The sisters were the granddaughters of Sir John Richardson, the naval surgeon, Arctic explorer and naturalist. Their parents, Willingham Franklin Richardson and Elizabeth Blew Pym met and married in South Africa in 1867 where he was serving as an officer in the Royal Engineers in the British Army. Josephine was born in Cape Town in 1869 and the family then moved to India where Caroline was born in Chakrata, a hill station in the North West Provinces of India in 1873. The girls’ earliest memories were of an Indian garden on the slopes of the Himalayas. To this they attributed their intense life-long love of flowers.
Willingham’s older brother, Major-General John Booth Richardson, had a distinguished military career in the Royal Artillery in the West Indies, Burma, India and Gibralter. He created a portfolio of over 80 watercolours on his travels and became a renowned wood carver so artistic talent and a sense of adventure definitely ran in the family. One of John’s watercolours depicted Willingham’s grave after he too was stationed in India in 1882. Car’s portrait of her uncle, John Booth Richardson was hung in his officers’ mess in Shoeburyness after his retirement. She received a letter thanking her for the “excellent portrait, with our very best thanks for having enabled the officers here to possess such a good likeness of their late Chief”.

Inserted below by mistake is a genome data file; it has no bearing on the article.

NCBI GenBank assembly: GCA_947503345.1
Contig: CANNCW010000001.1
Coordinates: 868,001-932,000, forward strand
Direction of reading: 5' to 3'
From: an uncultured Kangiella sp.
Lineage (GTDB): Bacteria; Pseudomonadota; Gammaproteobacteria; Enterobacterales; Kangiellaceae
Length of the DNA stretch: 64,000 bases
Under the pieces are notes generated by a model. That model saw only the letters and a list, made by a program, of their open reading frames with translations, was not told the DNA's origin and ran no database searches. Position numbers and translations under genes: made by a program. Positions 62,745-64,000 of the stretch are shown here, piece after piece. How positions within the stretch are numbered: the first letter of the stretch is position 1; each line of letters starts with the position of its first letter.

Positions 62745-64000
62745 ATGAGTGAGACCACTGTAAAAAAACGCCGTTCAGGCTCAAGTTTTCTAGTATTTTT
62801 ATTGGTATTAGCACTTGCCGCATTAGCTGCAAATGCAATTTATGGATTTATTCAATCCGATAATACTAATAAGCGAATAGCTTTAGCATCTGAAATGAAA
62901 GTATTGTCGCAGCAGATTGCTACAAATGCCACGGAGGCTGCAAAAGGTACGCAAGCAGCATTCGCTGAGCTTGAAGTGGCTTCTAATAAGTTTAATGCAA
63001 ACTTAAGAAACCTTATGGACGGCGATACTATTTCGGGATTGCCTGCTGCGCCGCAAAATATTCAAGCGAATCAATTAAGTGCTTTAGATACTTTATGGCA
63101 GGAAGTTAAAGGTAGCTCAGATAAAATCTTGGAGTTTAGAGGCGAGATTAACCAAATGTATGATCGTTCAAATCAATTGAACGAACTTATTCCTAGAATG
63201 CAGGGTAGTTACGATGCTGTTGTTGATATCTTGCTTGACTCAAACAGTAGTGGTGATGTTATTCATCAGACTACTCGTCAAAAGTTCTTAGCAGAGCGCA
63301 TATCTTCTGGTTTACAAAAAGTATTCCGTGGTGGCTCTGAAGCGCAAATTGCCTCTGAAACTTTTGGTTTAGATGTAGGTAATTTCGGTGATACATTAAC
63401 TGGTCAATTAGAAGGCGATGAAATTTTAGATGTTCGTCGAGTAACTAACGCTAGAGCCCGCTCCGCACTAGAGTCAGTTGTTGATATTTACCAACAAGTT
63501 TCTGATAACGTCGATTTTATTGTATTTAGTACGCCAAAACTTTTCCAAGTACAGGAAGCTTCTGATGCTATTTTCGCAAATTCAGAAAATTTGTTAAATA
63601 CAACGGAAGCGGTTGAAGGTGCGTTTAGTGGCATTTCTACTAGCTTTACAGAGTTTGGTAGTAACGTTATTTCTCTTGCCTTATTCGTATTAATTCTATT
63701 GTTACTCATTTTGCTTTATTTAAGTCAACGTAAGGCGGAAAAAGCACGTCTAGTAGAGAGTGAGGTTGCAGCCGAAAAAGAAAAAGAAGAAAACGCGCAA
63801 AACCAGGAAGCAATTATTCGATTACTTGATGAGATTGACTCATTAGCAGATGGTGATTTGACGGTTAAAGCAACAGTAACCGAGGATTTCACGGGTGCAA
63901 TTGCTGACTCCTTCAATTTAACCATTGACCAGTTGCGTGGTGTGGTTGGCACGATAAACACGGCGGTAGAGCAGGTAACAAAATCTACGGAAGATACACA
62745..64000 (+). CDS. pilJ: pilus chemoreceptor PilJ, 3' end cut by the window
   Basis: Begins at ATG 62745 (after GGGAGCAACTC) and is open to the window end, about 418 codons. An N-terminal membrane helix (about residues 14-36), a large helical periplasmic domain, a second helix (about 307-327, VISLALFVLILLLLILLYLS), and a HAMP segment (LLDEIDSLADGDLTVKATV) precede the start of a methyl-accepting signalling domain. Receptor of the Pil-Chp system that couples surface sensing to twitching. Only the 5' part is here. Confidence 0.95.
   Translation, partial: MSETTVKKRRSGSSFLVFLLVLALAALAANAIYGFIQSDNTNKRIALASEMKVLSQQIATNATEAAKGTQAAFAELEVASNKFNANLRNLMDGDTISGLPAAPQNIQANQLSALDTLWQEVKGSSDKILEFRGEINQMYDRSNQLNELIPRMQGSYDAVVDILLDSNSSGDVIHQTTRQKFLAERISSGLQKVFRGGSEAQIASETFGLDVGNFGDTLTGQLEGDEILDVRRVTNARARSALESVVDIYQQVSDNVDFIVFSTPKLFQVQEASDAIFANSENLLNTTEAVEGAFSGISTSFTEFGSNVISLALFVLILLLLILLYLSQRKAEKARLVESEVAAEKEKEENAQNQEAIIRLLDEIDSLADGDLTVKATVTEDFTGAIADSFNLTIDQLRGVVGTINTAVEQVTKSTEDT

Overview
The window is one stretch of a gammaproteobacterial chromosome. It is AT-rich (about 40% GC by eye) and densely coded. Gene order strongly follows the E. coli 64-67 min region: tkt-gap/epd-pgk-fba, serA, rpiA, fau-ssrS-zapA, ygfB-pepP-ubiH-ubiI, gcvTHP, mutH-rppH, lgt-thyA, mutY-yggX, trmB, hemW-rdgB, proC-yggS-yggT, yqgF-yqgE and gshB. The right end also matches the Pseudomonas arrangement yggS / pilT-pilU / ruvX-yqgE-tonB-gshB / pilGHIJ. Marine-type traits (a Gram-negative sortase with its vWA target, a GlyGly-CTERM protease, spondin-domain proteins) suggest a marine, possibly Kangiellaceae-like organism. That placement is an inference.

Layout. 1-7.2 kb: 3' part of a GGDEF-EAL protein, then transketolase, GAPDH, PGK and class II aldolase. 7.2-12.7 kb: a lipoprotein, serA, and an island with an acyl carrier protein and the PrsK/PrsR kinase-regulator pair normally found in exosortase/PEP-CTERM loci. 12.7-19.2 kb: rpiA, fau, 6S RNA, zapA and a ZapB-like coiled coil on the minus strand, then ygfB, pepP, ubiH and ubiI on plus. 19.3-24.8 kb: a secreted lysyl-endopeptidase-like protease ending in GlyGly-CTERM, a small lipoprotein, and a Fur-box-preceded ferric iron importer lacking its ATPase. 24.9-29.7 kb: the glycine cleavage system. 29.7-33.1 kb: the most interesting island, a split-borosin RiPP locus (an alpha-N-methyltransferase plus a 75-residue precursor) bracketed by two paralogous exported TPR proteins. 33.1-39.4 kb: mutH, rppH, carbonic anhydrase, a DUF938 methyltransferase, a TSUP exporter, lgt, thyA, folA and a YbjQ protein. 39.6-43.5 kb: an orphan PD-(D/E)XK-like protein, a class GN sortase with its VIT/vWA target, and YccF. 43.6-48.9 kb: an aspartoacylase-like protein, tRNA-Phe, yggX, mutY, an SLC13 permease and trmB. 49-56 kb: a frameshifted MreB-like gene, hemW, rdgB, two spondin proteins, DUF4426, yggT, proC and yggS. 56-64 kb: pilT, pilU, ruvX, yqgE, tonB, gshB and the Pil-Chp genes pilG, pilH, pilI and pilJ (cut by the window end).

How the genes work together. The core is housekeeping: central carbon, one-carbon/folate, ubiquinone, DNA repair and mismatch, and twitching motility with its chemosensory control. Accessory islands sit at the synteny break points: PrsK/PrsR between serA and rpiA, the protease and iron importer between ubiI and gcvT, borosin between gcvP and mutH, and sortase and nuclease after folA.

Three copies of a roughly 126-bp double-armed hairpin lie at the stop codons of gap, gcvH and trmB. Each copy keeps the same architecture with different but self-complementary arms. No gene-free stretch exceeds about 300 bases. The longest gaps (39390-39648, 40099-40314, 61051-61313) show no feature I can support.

Tragically Willingham died of an aneurysm in 1875 and their widowed and pregnant mother returned to Britain with her young family, giving birth to Mona in Rockferry, Cheshire. After settling in Fulham, where their mother initially worked as an accountant, the three girls were sent to board at the Royal School for Daughters of Officers in Bath. The sisters studied languages and literature on the Continent but whilst Josephine went to work in Japan, where she spent 3 years living with a wealthy Japanese family teaching English manners and customs, Car studied Art in Paris.